Cavalier and Roundhead

Is it just me or can all music be divided into two categories – Roundhead and Cavalier? This dichotomy comes from the English Civil War, where Roundheads were Parliamentary/Puritan soldiers who wore tight fitting un-ornamented metal helmets, while Cavaliers were Kings men who wore large ornate hats with feathers. Cavaliers were renowned for their expensive clothing while Roundheads cared more about fighting (and winning). So essentially, it’s the difference between florid/excessive and spare/vital.

The Beatles (yes, them again) became increasingly cavalier from 1965 to 1967, peaking in the almost absurdly florid excesses of “All You Need Is Love”. Flowers, kaftans, excessive orchestra, massed everyone-together-man hippies, yada yada.

Just a year later, Lennon has massively reacted against this cavalier excess and gone for roundhead fundamentalism, with gritty blues, plain proletarian denim, and howling disaffection (“In the eeeeevening…. wanna die!”).

Punk, essentially, was a roundhead reaction to the perceived cavalier excesses of prog rock. Though many punk bands in their own experimentations (and well-hidden love for a good pop melody) became more cavalier as time went by. The Clash’s first album is of almost Stalinist breezeblock brutality – as seen in album tracks like “What’s My Name”. (Just 1.41, too!)

By their third (and best) album, London Calling, The Clash had incorporated influence like rockabilly, reggae, rn’b, and old time rock n’ roll. “Revolution Rock” has some nice parping brass and a reggaeish beat. Its lengthy outro makes it quite the counterpoint to the severe simplicity and brevity of their first album.

Their next album is the triple LP (!) Sandinista!, which pretty much speaks for itself, while their fifth, Combat Rock, would be a back-to-basics with enormously successful singles “Should I Stay Or Should I Go?” and “Rock The Casbah”.

Even The Damned, whose first album is a speed-fulled adrenalized delight without an ounce of fat, got all cavalier – see their Beatles take-off The Black Album. By the time they invented goth rock, they were in full cavalier mode.

Blame Captain Sensible and his love of showtunes!

Prog rock, obviously, is cavalier. But while Pink Floyd were no strangers to excess (the “birds in a cave” section of “Echoes” lasts from nearly three full minutes!), I would suggest that Roger Waters was more of a roundhead than cavalier. The Wall, surely, is an album of full roundhead aggression, disdain, and musical severity. No more florid colourful Rick Wright keyboards!

Dance music, being rhythmic in inspiration, is mostly cavalier. But surely The Prodigy’s Music For The Jilted Generation is a roundheaded exercise in gritty beats, and cause-driven rage. “Their Law” has some of the best guitar riffs I’ve ever heard in any music.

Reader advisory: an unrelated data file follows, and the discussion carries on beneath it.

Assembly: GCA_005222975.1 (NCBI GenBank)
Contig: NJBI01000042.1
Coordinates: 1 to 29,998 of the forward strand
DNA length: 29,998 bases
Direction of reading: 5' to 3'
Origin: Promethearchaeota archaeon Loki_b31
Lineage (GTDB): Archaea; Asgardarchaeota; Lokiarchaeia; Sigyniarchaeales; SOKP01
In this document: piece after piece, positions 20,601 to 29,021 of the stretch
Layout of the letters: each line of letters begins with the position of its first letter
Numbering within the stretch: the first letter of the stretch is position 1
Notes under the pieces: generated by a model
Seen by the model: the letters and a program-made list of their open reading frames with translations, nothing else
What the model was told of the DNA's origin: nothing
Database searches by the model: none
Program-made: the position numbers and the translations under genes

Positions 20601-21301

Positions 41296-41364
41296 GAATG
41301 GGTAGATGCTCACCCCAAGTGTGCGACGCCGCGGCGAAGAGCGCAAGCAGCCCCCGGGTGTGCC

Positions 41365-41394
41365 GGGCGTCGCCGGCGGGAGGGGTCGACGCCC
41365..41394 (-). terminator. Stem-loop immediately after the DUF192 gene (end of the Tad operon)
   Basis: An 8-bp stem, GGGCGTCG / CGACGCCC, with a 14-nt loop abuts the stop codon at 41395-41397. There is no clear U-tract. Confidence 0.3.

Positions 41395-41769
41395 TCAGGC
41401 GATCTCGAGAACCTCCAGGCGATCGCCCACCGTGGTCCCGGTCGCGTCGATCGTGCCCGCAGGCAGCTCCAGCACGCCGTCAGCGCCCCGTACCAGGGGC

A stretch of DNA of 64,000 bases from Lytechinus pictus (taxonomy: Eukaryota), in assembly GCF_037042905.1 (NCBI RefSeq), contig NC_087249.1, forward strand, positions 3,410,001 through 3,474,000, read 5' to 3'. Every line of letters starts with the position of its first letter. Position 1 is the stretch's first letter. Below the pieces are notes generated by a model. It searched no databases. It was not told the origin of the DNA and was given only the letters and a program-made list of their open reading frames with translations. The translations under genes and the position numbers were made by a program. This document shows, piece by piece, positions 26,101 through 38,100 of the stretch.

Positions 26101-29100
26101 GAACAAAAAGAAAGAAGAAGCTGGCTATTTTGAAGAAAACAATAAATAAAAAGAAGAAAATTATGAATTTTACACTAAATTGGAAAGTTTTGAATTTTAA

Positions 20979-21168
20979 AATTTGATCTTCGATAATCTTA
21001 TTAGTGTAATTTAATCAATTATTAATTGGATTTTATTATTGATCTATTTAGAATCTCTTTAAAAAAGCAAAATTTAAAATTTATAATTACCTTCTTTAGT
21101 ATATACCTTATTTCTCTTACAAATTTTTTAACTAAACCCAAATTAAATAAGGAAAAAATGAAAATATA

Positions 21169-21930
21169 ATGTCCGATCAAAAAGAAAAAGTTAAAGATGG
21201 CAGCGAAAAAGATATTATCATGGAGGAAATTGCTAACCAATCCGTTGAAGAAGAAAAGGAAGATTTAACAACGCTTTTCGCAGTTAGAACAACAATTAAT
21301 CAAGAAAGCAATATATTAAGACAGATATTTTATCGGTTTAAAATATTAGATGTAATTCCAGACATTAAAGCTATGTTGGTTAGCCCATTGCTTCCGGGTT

Primal Scream have alternated throughout their career between cavalier lovey-dovey (Screamadelica)and roundhead anger. XTRMNTR is a hell of an album, with Stooges-inspired overblown guitars and an overwhelming rage at the state of the nation. “Kill All Hippies” couldn’t be any clearer about its anti-cavalier intent!

Most bands, of course, stick to one side or other. Joy Division were relentlessly roundhead. Animal Collective are gleefully cavalier. Elton John a helpless cavalier, David Bowie a reluctant one. Nick Drake was a roundhead working in the cavalier medium of folk. The Incredible String Band perhaps the most cavalier group of them all. But then, many of the greats oscillate: The Beatles, Miles Davis, Pink Floyd, the Rolling Stones.

What do you think?

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Mike’s Theory of Musical Progression

"Let's not do anything orginal in 30 years." "Okay, Keith."

(Another from my old blog, but I think it still stands up as a theory).

I would like to postulate my theory on how music acts progress and develop, and why, in general, later albums nearly always suck in comparison with early ones.

If we look at album groups (who manage to stay together for more than three albums, let’s say), there are three types of act:

1. Groups who make the same basic album over and over again. AC/DC, for example. Iron Maiden have two basic styles: heavy metal which is kinda punky or kinda proggy. Morrissey has been a solo artist for three times as long as he was in The Smiths, and although he sounds more inspired at some times than others, Moz’s songs remains the same. Portishead are Portishead are Portishead. The Ramones have never been anything other than The Ramones. Boards of Canada spend years refining their albums, but it’s still essentially the same kind of album. The Rolling Stones haven’t done anything new since Mick Taylor left.

Groups like this work within the basic framework outlined in their early albums. Sometimes a later album is really good, if they are challenged or emotionally adrenalised, but mostly it’s their early work that gets people going, when it was freshest.

Such (successful) acts are quite rare – it’s hard to do the same thing over and over with great conviction.